Any modern age marketer worth his salt is under substantial pressure to prove the ROI (return on investment) behind his marketing activities and endeavors. Awash in endless reams of data from dozens of sources, and countless different metrics or signs he/she can measure, it’s no wonder that online video presents somewhat of a conundrum.
Even though it’s clear that video is dominating the internet (70 percent of internet traffic will be video by 2017) and becoming the hottest commodity in the marketing world, there’s still no definitive measurement for discerning business impact, which understandably makes marketers antsy and fearful. All too often we hear the sentiment that “no video is better than a bad one.”
There are also many marketers who don’t think critically enough about objectives and just somehow expect that their video content should “go viral” (More on this unrealistic expectation later…). Any discussion about video RdOI should begin with a clear agreement about the business objectives of the video, and a focus on a narrow specific goal for the video’s content.
However, there are straightforward methods and tactics that you can begin to utilize in order to better understand and measure the impact of online video, which will take away some of the mystery and bring it into the light. Here’s a beginner’s guide:
Tracking Views: Number of views is the most basic and obvious indication of success for online video (the greater the number of views equals the better distribution you have, and the more likely it is that you have a good video.) Still, you can get more specific analyzing by the number of paid views (PPC, YouTube pre-roll, Facebook campaigns etc) vs organic (number of shares on Facebook, Twitter, etc.) Remember though, that in the world of B2B video, a low number of views is not necessarily a bad thing, if you’re getting views from the narrow target you’re looking to convert (which is usually the case for B2B marketers.)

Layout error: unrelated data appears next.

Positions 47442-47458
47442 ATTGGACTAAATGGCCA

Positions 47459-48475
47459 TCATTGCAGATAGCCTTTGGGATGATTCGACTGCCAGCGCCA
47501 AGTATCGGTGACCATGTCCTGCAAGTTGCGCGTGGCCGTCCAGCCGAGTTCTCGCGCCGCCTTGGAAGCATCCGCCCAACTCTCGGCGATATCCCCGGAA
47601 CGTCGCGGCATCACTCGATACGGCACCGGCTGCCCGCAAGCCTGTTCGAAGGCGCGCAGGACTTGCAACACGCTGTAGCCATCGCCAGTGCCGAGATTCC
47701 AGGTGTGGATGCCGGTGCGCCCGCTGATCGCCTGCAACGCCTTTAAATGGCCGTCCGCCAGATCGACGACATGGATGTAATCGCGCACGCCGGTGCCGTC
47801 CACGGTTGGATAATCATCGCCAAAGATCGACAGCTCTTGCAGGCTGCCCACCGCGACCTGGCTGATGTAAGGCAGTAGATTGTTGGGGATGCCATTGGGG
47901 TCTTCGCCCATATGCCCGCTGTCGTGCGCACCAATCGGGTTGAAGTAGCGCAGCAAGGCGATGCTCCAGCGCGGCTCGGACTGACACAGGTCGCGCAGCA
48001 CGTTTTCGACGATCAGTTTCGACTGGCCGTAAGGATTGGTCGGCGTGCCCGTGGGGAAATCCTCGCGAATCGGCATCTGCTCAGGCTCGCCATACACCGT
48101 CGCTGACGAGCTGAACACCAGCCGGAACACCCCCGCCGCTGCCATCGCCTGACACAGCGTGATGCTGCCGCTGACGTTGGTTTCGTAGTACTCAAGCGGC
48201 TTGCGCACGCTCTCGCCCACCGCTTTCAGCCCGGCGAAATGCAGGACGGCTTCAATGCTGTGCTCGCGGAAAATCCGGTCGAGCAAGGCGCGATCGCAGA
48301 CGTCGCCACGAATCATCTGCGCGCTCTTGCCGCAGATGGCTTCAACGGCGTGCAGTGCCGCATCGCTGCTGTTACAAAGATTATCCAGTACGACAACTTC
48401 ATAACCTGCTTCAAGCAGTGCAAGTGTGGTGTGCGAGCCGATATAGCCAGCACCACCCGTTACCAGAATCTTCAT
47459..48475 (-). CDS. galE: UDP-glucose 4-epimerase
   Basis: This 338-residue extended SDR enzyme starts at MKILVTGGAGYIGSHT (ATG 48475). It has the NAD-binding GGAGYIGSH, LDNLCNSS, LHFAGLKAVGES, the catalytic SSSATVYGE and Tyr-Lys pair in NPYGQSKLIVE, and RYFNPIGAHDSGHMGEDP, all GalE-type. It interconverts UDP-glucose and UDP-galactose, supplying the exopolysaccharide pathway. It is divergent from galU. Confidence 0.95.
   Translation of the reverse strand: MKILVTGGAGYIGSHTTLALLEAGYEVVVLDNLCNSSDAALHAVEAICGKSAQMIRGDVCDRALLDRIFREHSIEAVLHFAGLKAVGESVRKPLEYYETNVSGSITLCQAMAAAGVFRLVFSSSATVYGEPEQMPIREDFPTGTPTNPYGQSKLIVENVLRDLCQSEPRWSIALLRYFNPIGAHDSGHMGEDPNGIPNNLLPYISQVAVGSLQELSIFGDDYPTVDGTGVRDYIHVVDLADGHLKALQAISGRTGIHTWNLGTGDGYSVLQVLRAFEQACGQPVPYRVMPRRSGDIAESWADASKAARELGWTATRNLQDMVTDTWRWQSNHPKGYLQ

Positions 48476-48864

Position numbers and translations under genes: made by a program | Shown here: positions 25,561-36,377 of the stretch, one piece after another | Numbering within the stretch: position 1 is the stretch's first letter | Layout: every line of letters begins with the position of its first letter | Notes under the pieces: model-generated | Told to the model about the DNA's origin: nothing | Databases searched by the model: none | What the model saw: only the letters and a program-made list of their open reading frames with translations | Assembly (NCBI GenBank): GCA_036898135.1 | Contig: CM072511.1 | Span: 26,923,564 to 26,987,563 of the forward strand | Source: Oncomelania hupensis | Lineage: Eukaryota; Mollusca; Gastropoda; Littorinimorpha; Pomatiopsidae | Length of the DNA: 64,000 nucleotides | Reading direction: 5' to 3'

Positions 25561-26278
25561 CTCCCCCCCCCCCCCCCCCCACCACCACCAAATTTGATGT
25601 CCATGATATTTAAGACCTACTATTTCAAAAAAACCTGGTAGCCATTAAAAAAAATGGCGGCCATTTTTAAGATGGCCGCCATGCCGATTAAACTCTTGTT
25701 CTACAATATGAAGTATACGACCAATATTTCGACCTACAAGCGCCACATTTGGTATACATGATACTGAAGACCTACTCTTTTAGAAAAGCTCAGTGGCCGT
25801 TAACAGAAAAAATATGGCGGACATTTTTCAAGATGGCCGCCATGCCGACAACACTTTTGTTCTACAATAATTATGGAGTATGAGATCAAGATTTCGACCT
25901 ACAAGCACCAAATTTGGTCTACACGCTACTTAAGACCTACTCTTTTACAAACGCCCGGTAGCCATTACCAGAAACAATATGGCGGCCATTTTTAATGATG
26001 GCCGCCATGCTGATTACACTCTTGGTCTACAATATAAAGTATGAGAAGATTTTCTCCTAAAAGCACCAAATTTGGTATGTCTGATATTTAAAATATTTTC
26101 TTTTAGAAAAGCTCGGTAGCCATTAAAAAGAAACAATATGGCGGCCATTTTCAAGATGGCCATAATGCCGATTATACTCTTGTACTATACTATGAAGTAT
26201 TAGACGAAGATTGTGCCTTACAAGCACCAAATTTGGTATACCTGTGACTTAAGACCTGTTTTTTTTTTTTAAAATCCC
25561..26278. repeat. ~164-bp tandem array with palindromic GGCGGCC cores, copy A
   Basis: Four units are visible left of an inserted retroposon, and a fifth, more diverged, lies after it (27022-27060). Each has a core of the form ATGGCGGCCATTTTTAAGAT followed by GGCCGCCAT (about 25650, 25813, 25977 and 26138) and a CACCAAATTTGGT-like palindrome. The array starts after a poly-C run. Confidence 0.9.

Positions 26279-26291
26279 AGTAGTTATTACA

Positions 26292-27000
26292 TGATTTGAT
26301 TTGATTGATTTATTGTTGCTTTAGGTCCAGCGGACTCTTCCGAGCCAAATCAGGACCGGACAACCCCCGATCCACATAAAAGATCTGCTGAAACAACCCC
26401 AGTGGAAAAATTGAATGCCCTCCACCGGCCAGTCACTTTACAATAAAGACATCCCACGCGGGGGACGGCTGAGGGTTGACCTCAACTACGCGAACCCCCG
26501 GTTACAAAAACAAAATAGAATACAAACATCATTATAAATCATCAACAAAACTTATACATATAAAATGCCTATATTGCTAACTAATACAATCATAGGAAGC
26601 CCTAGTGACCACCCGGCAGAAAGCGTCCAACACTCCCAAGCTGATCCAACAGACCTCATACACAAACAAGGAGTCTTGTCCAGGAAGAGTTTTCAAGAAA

Attention Span Data Tracking (AKA retention): Rather than looking at the total number of views, it’s important to know exactly how long people were viewing your video for, and if they even completed it. You can begin to measure this information using free tools inside YouTube Analytics. With this, you can identify drop-off spots as well as the most engaging parts of your video, and even tweak your content on the fly. This can also be done on Vimeo and other video hosting solutions I discuss later.
Check out this video on what’s available in YouTube analytics:
Measuring Engagement: Engagement is a buzzword, but it basically means the level of interaction with your video, and it’s the next step in understanding the effectiveness of your video beyond the generic view. Specifically, you should look at:
- Shares/Retweets/Likes/Favorites etc: number of times your video has been liked, shared, re-tweeted, favorited, etc. across social media platforms.
- Subscribers/Followers: After you release a video, do you see an increase in subscribers on YouTube or followers on Facebook?
- Comments: It’s not enough to look at the numeric tallies of “likes.” You should also dig into YouTube and Facebook comments and analyze what people are saying about and responding to in your content.
- Press Coverage: Is anyone writing about your video in an article or blog post? Are people making reaction videos or parodies?
- Click Through Rates: For example, A/B test emails (one with video content and one without) and measure the click through rate.